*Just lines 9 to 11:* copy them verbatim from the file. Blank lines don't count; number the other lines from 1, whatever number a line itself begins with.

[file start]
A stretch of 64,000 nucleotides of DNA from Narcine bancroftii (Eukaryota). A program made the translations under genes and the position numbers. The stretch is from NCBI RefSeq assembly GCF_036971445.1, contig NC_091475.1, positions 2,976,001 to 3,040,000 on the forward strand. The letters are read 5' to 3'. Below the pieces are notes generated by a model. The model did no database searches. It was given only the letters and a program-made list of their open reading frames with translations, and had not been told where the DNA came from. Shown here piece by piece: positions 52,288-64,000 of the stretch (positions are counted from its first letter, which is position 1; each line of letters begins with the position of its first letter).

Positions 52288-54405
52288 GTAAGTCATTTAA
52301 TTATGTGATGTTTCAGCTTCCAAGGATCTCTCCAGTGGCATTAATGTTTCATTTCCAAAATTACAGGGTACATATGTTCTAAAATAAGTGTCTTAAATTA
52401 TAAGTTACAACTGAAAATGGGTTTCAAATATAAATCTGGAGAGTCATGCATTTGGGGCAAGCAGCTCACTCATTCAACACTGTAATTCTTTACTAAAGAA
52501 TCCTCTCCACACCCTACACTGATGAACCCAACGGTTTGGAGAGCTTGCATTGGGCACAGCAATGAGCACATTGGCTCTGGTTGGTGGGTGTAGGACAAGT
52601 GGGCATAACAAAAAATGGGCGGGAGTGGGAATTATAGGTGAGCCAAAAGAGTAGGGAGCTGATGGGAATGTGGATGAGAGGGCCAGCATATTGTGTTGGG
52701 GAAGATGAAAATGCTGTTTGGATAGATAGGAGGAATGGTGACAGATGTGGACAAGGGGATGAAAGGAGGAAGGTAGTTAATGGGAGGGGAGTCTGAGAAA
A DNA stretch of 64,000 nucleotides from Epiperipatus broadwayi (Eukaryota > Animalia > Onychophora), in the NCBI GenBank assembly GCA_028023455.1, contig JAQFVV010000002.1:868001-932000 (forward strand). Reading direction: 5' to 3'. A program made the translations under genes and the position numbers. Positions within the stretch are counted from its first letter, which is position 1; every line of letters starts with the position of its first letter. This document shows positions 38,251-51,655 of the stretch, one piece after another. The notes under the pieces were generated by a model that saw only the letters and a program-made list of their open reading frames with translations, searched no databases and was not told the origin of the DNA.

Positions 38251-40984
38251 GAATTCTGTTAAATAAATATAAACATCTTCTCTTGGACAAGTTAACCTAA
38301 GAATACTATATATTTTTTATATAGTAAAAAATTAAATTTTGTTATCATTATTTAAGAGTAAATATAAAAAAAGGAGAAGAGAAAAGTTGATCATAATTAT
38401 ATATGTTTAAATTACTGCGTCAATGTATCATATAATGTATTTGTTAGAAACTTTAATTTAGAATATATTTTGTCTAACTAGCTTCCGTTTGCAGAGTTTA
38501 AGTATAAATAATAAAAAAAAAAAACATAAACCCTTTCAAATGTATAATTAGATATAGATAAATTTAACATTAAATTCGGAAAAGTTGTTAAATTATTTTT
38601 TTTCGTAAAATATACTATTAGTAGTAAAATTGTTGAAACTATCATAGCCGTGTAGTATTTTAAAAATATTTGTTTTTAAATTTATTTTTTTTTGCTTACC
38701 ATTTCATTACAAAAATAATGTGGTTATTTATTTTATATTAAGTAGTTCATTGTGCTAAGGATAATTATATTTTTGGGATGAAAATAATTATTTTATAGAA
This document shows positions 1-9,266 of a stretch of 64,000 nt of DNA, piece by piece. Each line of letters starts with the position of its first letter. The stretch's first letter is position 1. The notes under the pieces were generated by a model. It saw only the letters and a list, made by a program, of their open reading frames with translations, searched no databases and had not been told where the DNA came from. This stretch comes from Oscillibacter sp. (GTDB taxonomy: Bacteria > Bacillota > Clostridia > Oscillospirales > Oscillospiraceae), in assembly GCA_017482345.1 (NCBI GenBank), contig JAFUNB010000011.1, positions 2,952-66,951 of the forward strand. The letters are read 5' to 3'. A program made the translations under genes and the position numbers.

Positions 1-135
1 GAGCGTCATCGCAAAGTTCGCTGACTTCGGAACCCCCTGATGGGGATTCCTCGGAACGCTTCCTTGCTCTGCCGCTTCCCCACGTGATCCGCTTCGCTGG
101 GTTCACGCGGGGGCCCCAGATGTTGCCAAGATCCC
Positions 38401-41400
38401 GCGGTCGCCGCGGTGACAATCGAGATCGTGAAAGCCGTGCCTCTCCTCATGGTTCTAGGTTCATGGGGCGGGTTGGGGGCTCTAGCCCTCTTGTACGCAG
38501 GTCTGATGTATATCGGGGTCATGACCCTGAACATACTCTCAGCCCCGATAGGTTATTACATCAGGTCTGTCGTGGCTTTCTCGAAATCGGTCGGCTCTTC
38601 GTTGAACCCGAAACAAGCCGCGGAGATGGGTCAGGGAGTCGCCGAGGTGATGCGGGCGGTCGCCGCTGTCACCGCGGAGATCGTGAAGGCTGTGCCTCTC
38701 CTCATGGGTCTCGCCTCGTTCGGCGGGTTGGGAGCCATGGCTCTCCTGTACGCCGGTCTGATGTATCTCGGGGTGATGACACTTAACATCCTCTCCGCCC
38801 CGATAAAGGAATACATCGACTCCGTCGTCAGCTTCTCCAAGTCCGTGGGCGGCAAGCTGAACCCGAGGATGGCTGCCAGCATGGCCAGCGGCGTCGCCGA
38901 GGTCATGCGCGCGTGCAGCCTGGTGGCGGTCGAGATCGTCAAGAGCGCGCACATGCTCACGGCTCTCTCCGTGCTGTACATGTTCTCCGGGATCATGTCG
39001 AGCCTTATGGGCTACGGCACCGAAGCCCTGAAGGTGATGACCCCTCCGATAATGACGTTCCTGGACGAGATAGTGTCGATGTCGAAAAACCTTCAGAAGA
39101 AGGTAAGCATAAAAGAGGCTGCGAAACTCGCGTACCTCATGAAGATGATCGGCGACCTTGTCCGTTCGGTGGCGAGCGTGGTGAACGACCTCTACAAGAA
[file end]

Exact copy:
A DNA stretch of 64,000 nucleotides from Epiperipatus broadwayi (Eukaryota > Animalia > Onychophora), in the NCBI GenBank assembly GCA_028023455.1, contig JAQFVV010000002.1:868001-932000 (forward strand). Reading direction: 5' to 3'. A program made the translations under genes and the position numbers. Positions within the stretch are counted from its first letter, which is position 1; every line of letters starts with the position of its first letter. This document shows positions 38,251-51,655 of the stretch, one piece after another. The notes under the pieces were generated by a model that saw only the letters and a program-made list of their open reading frames with translations, searched no databases and was not told the origin of the DNA.

Positions 38251-40984
38251 GAATTCTGTTAAATAAATATAAACATCTTCTCTTGGACAAGTTAACCTAA